House of Lords
|Session 2005 - 06|
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Watkins (Respondent) v. Home Office (Appellants) and others
LORD BINGHAM OF CORNHILL
1. Is the tort of misfeasance in public office actionable without proof of financial loss or physical or mental injury and, if so, in what circumstances? Those are the questions which the House must resolve in this appeal by the Home Office, which is the first defendant in these proceedings. There were originally fourteen other defendants in the action, but none is party to this appeal.
2. Mr Watkins was at all material times a convicted prisoner serving a sentence of life imprisonment, first in Wakefield and then in Frankland Prison. He was engaged in a number of legal proceedings, actual and contemplated. This gave rise to correspondence with legal advisers, courts and other bodies.
3. During the relevant period (1 May 1998 to 5 December 2000) the confidentiality of the respondent's legal correspondence was protected, at first by Rule 37A of the Prison Rules 1964 (SI 1964/388) which became (without textual alteration) Rule 39 of the Prison Rules 1999 (SI 1999/728). This rule included the following provisions:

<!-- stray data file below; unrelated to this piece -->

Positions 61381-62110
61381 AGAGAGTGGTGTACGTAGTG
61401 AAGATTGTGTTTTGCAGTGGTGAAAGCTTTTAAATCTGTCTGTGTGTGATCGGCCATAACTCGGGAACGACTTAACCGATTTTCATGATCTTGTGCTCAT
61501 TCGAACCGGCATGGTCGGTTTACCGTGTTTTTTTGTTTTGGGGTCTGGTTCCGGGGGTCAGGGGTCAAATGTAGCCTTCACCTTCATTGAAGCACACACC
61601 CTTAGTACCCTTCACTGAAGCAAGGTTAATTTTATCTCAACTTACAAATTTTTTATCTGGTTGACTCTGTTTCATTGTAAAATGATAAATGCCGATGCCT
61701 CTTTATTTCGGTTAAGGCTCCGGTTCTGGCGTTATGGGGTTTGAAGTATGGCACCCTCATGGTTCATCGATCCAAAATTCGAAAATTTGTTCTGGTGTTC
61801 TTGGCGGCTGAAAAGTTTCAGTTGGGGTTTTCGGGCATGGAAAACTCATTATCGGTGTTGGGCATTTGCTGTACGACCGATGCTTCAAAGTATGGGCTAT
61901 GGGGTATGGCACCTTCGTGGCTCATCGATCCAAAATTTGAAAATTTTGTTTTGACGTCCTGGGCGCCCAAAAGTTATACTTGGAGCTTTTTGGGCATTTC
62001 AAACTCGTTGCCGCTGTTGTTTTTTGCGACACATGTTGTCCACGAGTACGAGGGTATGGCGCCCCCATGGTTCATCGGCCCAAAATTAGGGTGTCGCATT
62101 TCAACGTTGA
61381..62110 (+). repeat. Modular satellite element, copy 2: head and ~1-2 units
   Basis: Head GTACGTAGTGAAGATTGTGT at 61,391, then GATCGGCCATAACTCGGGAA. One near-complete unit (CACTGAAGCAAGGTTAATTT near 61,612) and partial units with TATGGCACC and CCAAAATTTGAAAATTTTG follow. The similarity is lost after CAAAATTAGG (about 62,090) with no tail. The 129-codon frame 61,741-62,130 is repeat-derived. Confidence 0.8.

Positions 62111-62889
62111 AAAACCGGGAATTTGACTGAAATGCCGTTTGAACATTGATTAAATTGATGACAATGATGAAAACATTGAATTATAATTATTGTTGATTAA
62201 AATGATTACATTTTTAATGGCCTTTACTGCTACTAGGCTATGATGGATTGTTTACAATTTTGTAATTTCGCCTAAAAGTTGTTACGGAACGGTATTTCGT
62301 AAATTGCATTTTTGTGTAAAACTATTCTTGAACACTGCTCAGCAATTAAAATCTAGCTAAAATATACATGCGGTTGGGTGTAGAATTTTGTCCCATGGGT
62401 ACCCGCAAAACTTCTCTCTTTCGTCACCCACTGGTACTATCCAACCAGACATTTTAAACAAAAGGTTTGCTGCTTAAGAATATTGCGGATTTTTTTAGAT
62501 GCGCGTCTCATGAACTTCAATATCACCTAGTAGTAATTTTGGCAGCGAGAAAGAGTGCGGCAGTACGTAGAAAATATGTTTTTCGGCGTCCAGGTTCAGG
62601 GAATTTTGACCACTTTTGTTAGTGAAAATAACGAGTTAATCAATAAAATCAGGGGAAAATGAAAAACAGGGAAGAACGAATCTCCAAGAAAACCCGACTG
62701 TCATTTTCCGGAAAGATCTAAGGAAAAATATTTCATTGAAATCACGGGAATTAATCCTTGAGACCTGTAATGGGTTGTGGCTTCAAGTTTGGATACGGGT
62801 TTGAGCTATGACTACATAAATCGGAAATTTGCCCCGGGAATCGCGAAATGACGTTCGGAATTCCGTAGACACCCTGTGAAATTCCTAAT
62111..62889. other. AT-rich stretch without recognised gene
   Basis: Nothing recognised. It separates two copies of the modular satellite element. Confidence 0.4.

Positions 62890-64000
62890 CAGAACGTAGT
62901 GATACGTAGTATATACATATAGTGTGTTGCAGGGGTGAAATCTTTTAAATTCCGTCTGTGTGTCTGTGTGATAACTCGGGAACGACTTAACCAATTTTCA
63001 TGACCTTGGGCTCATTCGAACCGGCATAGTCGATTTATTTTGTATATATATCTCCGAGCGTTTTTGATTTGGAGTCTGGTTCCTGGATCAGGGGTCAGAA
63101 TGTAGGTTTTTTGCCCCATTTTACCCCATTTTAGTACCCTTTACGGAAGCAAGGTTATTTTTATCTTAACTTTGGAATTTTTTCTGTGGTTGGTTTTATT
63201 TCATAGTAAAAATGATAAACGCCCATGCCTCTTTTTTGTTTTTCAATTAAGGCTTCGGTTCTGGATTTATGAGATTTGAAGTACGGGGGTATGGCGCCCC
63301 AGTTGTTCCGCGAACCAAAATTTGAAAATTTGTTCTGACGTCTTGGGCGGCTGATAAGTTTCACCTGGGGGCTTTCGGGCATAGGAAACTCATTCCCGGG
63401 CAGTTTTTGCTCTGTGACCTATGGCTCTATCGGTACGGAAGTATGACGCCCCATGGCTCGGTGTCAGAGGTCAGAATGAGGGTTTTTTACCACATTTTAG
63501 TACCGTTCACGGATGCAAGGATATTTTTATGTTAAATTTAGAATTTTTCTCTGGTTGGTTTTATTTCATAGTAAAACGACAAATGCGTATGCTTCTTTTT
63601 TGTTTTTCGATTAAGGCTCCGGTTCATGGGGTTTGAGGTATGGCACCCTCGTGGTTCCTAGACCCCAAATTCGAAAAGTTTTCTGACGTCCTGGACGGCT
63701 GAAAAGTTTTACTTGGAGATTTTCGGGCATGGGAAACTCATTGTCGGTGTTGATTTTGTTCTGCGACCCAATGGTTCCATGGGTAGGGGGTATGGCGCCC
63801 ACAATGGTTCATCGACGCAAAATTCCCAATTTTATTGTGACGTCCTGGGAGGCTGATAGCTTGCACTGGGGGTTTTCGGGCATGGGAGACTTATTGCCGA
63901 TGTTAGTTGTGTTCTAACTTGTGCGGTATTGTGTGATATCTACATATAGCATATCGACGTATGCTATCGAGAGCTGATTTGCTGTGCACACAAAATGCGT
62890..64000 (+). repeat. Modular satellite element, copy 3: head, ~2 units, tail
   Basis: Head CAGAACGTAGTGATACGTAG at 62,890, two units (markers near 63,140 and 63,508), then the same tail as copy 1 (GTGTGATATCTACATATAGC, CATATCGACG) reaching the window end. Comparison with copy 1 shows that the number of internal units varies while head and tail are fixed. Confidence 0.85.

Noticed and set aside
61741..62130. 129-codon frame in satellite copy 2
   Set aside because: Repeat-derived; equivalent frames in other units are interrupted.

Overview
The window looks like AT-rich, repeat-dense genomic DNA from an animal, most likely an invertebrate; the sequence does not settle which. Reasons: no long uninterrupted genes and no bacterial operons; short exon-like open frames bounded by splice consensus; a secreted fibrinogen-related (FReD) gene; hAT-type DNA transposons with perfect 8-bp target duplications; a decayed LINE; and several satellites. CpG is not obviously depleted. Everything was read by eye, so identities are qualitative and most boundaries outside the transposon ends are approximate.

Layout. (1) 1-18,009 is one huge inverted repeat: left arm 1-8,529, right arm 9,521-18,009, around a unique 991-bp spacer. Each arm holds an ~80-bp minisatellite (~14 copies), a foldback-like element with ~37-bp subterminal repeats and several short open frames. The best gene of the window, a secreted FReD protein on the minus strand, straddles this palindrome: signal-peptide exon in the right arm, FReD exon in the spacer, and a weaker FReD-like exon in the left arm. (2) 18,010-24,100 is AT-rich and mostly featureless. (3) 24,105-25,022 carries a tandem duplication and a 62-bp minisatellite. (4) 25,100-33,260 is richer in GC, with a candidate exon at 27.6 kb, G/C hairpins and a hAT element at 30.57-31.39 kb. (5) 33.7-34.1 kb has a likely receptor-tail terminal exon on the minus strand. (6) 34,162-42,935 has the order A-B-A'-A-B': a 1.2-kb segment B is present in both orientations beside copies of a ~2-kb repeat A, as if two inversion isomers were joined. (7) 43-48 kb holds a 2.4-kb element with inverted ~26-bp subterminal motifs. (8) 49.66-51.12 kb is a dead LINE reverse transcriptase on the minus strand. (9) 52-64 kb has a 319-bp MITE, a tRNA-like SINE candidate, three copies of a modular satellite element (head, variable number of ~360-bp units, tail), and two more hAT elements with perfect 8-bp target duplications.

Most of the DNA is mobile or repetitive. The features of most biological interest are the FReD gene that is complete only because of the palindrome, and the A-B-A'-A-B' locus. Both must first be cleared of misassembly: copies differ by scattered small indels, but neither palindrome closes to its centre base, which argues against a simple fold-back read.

A Home Office instruction (113/1995, 21 December 1995) to prison governors required them to protect such correspondence against inadvertent or deliberate opening by, in particular, the training of staff handling prisoners' mail. A Standing Order provided for envelopes containing legal correspondence to be marked as such.
4. The respondent complained that staff at both prisons had breached the Prison Rules by opening and reading mail when they were not entitled to do so. He issued these proceedings against the Home Office and fourteen named prison officers claiming damages for misfeasance in public office. His Honour Judge Ibbotson, sitting in the Wakefield County Court, found that a number of officers had wrongly interfered with the respondent's correspondence. But he found that most of them had done so without bad faith, held by the House in Three Rivers District Council and Others v Governor and Company of the Bank of England (No 3)  2 AC 1 to be an essential ingredient of the tort, and so the claim against those officers failed.